Grace Mu­gabe’s pros­e­cu­tion im­mu­nity an abuse of law – DA lawyer

Weekend Argus (Saturday Edition) - - NEWS - BALD­WIN NDABA

THE de­ci­sion by for­mer in­ter­na­tional re­la­tions and co-op­er­a­tion min­is­ter Maite Nkoana-Masha­bane to grant for­mer Zim­bab­wean first lady Grace Mu­gabe im­mu­nity against pros­e­cu­tion was an abuse of law.

Nkoana- Masha­bane made a de­ci­sion which was legally and or­di­nar­ily sup­posed to be made by judges in South African courts.

This was the hard-hit­ting ar­gu­ment of DA’s le­gal coun­sel ad­vo­cate An­ton Katz SC, dur­ing the sec­ond day of the hear­ing of the ap­pli­ca­tion by the DA and AfriFo­rum to set aside the spousal im­mu­nity granted to Mu­gabe on Au­gust 19 last year.

Yes­ter­day, Ad­vo­cate Hil­ton Ep­stein SC – coun­sel for the Depart­ment of In­ter­na­tional Re­la­tions – told the court Mu­gabe’s im­mu­nity had since ceased to ex­ist be­cause her hus­band, for­mer pres­i­dent Robert Mu­gabe, was re­moved from of­fice last year.

The depart­ment said any le­gal ac­tion based on events which took place in a ho­tel in Sand­ton, Joburg, dur­ing which Grace Mu­gabe al­legedly as­saulted Gabriella En­gels “was moot”.

Mu­gabe al­legedly ac­costed En­gels while she was in the com­pany of Mu­gabe’s teenage sons in the ho­tel and as­saulted her while the sons fled the scene on Au­gust 10, 2017.

En­gels laid crim­i­nal charges against her on the same day, but three days later the Zim­bab­wean Em­bassy ap­proached Nkoana- Masha­bane to in­voke diplo­matic im­mu­nity.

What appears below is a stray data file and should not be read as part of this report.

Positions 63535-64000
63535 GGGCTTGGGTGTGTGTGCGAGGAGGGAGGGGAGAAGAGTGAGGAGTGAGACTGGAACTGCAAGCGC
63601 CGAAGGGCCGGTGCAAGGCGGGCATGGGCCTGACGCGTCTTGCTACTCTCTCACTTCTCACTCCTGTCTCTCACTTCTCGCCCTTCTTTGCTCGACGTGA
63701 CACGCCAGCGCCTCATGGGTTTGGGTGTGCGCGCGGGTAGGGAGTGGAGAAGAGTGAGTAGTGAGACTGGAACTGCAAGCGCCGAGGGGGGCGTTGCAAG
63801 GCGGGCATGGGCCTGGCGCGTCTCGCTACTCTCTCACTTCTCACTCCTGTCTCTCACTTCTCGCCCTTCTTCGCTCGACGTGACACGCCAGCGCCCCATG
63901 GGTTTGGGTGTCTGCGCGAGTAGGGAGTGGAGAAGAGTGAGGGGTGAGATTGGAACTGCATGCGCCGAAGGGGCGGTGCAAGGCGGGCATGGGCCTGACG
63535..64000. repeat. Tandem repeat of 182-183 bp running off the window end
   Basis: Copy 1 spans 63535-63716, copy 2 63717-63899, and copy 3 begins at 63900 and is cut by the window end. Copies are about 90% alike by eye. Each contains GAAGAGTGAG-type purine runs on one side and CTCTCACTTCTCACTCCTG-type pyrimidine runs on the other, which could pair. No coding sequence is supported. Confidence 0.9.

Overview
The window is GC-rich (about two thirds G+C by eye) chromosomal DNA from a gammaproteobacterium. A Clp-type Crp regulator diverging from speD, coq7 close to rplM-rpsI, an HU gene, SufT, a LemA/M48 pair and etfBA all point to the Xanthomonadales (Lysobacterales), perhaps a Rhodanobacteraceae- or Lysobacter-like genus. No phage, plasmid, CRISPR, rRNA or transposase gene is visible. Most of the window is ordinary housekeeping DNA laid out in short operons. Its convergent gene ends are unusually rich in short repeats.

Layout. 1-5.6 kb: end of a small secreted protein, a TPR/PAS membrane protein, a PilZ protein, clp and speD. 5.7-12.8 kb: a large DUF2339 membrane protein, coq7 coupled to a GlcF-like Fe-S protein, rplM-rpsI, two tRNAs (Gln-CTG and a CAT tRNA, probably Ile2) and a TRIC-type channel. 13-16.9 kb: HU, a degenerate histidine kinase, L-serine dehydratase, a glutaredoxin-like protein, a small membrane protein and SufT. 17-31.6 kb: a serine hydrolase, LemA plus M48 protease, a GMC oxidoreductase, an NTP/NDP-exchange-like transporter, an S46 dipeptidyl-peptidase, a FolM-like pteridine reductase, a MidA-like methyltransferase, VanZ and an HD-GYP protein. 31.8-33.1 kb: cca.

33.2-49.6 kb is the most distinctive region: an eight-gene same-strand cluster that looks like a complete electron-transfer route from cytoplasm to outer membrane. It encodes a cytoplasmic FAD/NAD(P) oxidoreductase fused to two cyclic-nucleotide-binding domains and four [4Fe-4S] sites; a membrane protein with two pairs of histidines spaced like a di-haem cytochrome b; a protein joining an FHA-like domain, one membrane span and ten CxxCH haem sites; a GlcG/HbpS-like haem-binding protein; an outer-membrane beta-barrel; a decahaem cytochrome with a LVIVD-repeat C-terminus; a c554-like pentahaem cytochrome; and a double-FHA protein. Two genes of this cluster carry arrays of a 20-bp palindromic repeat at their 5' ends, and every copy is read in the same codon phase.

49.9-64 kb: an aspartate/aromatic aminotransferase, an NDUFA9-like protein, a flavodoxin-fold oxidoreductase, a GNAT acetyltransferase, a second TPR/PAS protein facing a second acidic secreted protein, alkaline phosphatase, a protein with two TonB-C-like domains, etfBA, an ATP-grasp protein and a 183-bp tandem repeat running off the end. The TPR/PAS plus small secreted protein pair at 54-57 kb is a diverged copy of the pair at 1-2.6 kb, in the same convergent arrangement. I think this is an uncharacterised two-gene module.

The court ear­lier heard that Nkoana-Masha­bane only “con­ferred the im­mu­nity” six days later af­ter the then-act­ing po­lice com­mis­sioner Lieu­tenant-Gen­eral Le­setja Moth­iba had in­formed her that there was a prima fa­cie case against Mu­gabe, war­rant­ing her pros­e­cu­tion.

At the time of the al­leged at­tack Mu­gabe, orig­i­nally from Benoni in Gaut­eng, was ac­com­pa­ny­ing her hus­band to the SADC sum­mit in the coun­try.

Ac­cord­ing to ev­i­dence heard in court, Nkoana-Masha­bane took a de­ci­sion to grant spousal im­mu­nity to Mu­gabe be­cause the po­lice were on the verge of ar­rest­ing her for as­sault with ag­gra­vat­ing cir­cum­stances.

Nkoana-Masha­bane ap­par­ently told Moth­iba she did not want to strain South Africa’s re­la­tions with Zim­babwe and other African states. She also did not want the SADC sum­mit to col­lapse and de­scend into chaos.

Katz said the min­is­ter’s de­ci­sion “was wrong”.

“The po­lice should have charged Grace Mu­gabe and hauled her be­fore a court of law. It should have then be the re­spon­si­bil­ity of the Zim­bab­wean Em­bassy to ap­proach the court and to in­voke Grace’s spousal im­mu­nity.

“It would then be up to the judges to make a de­ci­sion if Grace had in­deed such an im­mu­nity.

“If the judges find that Grace had qual­i­fied for im­mu­nity, the court would then ap­proach the min­is­ter (of for­eign af­fairs) to con­fer the im­mu­nity,” Katz said.

Ad­vo­cate Eti­enne Labus- chagne, act­ing for AfriFo­rum, also lam­basted the for­mer min­is­ter’s de­ci­sion, say­ing she had acted con­trary to in­ter­na­tional law.

Labuschagne said the For­eign Heads of State Im­mu­nity Act does not grant im­mu­nity against heads of state who have com­mit­ted crim­i­nal acts which caused a death or se­ri­ous in­jury of a per­son.

Like Katz, Labuschagne’s ar­gued the state acted in the in­ter­est of Grace rather than its own cit­i­zen – En­gels – whose rights had been vi­o­lated through the al­leged as­sault.

Judge Bashier Vally re­served judg­ment.

Grace Mu­gabe

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